NEW ORLEANS, Nov. 8 2010 - So the indefinite suspension was a long weekend. What a surprise.
“It wasn’t about political contributions, it was about breaking the rules.”
Some who commented on my last column (Keith Olbermann is partisan? Say it ain’t so!) expressed that sentiment as did Rachel Maddow (host of MSNBC). In other words, it was okay that Olbermann donated money to political campaigns, he just should have informed his bosses, as NBC policy requires.
Accepting that as true, the rule is idiotic and hypocritical.
Not only are Olbermann’s and Maddow’s shows openly partisan, their hosting the midterm elections was likewise a blatantly partisan affair. It was the geekiest members of a college Young Democrats club getting together for a night of snark and anti-conservative jokes as they watched the election returns come in.
The NBC bosses didn’t bat an eyelash. Any rule that makes Olbermann’s campaign donations punishable after that embarrassment is pure hypocrisy.
Why should he ask them for permission to give ideologues of one side money when he gives them 40 minutes of airtime every night?
As I suggested in my last column, there are two obvious reasons for the suspension. One is that it was designed to show that MSNBC is a real news organization, unlike Fox. That rule doesn’t do anything to make the news at MSNBC any more real.
If news coverage can be political, as election night coverage was, then MSNBC is not and will never be a real news station.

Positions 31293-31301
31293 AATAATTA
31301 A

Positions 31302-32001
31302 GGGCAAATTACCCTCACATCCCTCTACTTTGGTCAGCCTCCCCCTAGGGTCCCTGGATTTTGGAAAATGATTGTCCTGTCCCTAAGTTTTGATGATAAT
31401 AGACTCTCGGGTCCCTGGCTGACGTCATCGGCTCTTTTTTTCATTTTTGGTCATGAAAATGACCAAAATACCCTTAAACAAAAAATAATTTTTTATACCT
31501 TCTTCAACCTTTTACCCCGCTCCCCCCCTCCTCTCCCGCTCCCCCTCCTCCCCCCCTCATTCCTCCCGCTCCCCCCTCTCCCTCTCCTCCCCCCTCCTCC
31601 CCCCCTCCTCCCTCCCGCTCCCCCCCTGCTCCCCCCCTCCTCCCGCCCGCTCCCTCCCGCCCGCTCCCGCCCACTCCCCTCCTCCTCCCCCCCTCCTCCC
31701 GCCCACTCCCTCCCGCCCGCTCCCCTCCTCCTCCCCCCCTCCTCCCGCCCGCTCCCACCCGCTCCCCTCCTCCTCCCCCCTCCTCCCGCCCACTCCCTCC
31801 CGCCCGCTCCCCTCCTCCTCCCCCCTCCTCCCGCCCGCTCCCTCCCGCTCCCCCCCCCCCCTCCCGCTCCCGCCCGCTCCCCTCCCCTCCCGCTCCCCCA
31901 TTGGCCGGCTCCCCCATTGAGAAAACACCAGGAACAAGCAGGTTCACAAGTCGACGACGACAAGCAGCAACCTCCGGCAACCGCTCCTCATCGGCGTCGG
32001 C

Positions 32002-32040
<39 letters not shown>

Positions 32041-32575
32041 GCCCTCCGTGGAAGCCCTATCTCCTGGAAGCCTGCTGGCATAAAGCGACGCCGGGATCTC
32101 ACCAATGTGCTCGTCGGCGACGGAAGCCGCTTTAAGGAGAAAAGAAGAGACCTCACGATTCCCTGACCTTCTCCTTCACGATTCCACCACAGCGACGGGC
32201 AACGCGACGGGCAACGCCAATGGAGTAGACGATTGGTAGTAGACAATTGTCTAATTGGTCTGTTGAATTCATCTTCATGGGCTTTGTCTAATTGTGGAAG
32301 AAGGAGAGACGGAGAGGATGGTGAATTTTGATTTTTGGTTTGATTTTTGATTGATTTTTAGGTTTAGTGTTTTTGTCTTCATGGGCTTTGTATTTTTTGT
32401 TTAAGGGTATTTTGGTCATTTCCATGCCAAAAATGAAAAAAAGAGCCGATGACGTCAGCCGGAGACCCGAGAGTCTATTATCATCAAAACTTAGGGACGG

Whether Fox is a real news station is entirely irrelevant. If MSNBC wants to be a real news station, it has to become one not in comparison to Fox, but in spite of Fox. Ms Maddow and Mr. Olbermann, you shouldn’t be comparing your network to Fox, you should be comparing it to the ideal of a news network.
Watch your performance on the night of November 2nd. You failed.
Then there is that second reason for Olbermann’s dismissal: to garner publicity to improve Olbermann’s ratings. The pure cynicism of that one is beneath comment.
On a final note, let me remind readers that this column isn’t a news column; it’s op-ed.
Unlike Maddow and Olbermann and the bosses at NBC, I know the difference.
James Picht teaches economics at the Louisiana Scholars’ College in Natchitoches, La. From the age of 6, he always knew what he wanted to be. Economist wasn’t it. But after accidentally falling in to it, he found that he liked it. Now he also likes raising his two children, being a husband to Lisa and taking pictures of trees in the middle of the night.
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